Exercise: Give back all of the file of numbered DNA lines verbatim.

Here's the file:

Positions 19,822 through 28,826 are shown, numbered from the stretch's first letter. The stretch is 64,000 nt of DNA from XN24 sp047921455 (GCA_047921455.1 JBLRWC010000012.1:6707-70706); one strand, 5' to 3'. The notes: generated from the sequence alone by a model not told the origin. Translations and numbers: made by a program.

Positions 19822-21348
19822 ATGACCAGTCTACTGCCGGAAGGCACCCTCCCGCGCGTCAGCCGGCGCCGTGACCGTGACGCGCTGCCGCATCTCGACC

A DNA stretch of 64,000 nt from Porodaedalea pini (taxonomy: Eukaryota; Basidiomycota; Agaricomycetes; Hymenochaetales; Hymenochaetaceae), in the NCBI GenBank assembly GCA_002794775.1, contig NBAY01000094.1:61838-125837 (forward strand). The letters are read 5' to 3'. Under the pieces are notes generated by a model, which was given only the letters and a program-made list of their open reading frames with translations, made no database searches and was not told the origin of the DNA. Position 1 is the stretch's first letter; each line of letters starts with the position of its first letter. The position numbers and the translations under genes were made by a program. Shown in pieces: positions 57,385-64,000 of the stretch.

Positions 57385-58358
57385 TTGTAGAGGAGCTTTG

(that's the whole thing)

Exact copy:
Positions 19,822 through 28,826 are shown, numbered from the stretch's first letter. The stretch is 64,000 nt of DNA from XN24 sp047921455 (GCA_047921455.1 JBLRWC010000012.1:6707-70706); one strand, 5' to 3'. The notes: generated from the sequence alone by a model not told the origin. Translations and numbers: made by a program.

Positions 19822-21348
19822 ATGACCAGTCTACTGCCGGAAGGCACCCTCCCGCGCGTCAGCCGGCGCCGTGACCGTGACGCGCTGCCGCATCTCGACC

A DNA stretch of 64,000 nt from Porodaedalea pini (taxonomy: Eukaryota; Basidiomycota; Agaricomycetes; Hymenochaetales; Hymenochaetaceae), in the NCBI GenBank assembly GCA_002794775.1, contig NBAY01000094.1:61838-125837 (forward strand). The letters are read 5' to 3'. Under the pieces are notes generated by a model, which was given only the letters and a program-made list of their open reading frames with translations, made no database searches and was not told the origin of the DNA. Position 1 is the stretch's first letter; each line of letters starts with the position of its first letter. The position numbers and the translations under genes were made by a program. Shown in pieces: positions 57,385-64,000 of the stretch.

Positions 57385-58358
57385 TTGTAGAGGAGCTTTG